Adriano Ardovino, Raccogliere il mondo. Per una fenomenologia della rete [Angela Maiello] • Clive Bell, L’Arte [Filippo Focosi] • Alessandro Bertinetto, Il pensiero dei suoni. Temi di filosofia della musica [Domenica Lentini] • Terrence Deacon, Incomplete Nature. How Mind Emerged From Matter [Mariagrazia Portera] • Roger Scruton, La bellezza. Ragione ed esperienza estetica [Filippo Focosi] • Miriam Bratu Hansen, Cinema and Experience. Sigfried Kracauer, Walter Benjamin and Theoder W. Adorno [Domenico Spinosa] • Lawrence Barsalou, scritti sulla “Grounded Cognition” (...) [Gialuca Consoli] • Dis-forme , Università degli Studi di Palermo, 28-29 maggio 2012 [Michele Bertolini e Pietro Conte]. (shrink)
En este artículo buscamos explicar lo que llamamos “la nueva preponderancia de la dimensión política en las relaciones internacionales”, entendiendo por aquello la creciente importancia que han adquirido últimamente tanto los actores políticos como el apostar por estrategias multidimensionales en política exterior –en contraposición a estrategias unidimensionales basadas en el contractualismo económico-comercial-, para tratar de dar respuesta a las inquietantes y complejas interrogantes que presenta el actual escenario mundial. La tesis del trabajo es que esta “vuelta a la política” en (...) el plano internacional se explica por la confluencia de dos fenómenos-procesos: por un lado el cambio de ciclo económico –propulsado en gran parte por la crisis financiera global-, que implica el inicio de lo que el economista inglés Robert Skidelsky llama ciclo “liberal-keynesiano”, y por otro lado la transformación del sistema internacional y el paso a lo que el académico estadounidense Richard Haass llama “la era de la no polaridad”. (shrink)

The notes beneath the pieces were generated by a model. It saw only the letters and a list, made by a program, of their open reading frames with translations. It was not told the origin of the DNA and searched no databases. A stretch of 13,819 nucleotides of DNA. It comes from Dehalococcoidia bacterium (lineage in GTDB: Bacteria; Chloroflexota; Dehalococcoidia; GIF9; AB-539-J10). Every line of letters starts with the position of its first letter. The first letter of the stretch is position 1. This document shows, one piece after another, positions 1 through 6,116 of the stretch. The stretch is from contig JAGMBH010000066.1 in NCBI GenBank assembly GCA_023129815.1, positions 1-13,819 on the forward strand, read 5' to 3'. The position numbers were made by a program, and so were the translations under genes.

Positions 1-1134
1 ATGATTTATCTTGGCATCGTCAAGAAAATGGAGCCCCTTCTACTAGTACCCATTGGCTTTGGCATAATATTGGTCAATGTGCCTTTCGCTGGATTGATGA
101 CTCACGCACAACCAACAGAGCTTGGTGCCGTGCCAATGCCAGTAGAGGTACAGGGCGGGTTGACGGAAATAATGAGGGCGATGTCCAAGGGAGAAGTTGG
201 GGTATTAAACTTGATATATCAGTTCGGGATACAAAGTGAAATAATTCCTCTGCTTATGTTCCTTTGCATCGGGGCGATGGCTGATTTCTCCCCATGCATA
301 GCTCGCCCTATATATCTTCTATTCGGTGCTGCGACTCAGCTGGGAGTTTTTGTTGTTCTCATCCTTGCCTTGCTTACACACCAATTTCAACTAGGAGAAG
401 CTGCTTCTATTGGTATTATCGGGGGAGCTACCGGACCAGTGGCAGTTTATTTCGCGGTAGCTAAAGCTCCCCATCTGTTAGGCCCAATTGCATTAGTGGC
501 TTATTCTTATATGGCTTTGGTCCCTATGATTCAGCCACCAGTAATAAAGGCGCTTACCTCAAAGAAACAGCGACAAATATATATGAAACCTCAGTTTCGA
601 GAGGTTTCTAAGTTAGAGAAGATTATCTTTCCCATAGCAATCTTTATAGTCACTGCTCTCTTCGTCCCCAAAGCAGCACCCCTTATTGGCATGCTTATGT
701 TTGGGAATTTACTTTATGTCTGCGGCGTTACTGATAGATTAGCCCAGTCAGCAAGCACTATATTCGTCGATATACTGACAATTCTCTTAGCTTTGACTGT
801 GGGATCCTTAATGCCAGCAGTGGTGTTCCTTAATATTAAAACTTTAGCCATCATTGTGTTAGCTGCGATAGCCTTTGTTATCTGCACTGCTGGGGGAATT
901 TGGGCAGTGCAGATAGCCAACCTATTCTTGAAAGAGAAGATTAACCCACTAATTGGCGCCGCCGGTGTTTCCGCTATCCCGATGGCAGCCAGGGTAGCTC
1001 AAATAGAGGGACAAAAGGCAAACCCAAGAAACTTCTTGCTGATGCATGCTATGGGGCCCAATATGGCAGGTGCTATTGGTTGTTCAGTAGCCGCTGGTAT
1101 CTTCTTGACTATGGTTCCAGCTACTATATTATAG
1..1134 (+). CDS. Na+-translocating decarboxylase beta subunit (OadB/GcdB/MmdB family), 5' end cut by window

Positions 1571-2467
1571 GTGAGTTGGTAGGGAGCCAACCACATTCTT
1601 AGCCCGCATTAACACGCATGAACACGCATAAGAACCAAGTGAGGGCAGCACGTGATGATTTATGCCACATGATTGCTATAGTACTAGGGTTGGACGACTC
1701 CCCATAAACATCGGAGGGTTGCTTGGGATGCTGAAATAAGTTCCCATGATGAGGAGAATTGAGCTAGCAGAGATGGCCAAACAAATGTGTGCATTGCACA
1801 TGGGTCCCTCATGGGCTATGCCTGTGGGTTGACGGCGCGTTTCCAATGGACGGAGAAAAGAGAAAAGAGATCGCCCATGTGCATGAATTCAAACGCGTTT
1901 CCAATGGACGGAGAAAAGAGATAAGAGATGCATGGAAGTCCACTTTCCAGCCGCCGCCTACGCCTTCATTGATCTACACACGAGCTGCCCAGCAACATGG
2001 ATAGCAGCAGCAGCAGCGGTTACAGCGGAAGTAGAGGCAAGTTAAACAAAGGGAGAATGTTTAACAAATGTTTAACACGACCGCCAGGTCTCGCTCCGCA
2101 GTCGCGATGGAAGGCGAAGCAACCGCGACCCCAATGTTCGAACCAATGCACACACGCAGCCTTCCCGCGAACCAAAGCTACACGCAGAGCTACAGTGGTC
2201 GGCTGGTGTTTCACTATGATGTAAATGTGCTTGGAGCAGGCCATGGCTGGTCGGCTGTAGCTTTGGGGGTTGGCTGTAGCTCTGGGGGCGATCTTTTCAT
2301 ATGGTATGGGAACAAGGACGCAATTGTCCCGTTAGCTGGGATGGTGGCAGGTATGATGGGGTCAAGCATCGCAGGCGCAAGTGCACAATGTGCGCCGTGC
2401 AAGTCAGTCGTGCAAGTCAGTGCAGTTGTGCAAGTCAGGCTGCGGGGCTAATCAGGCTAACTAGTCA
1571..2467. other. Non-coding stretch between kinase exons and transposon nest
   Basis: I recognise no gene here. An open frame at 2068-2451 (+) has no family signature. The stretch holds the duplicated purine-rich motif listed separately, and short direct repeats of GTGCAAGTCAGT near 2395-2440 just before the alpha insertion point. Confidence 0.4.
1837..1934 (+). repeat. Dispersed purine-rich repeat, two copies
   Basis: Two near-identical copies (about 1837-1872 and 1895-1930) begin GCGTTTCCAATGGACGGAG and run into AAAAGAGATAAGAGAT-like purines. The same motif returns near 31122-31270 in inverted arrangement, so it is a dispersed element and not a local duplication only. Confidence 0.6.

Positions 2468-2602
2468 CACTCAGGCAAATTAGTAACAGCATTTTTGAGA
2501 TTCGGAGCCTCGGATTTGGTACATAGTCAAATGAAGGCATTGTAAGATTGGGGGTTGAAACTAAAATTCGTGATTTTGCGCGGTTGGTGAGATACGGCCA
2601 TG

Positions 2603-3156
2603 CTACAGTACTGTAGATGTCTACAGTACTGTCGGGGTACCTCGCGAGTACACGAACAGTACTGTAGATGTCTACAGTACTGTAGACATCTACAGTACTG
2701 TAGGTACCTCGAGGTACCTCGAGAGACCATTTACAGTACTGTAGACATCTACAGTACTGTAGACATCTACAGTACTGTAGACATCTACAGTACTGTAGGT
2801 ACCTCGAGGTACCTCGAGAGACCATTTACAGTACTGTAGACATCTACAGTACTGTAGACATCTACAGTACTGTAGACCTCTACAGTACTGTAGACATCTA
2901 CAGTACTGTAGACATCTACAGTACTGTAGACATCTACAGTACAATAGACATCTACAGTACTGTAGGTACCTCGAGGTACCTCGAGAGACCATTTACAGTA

The essay investigates the problem of Self-construction in latest Nietzsche’s thought and its relation with the question of decadence. The identity crisis of Western civilisation, the break-up of the ethical and cultural ground of modern European societies, become at the same time the opportunity for a radical renewal of humanity, the starting point for a great «anthropotechnical experiment» aimed at shaping a new human «type», a new model for a Post-Christian ethos.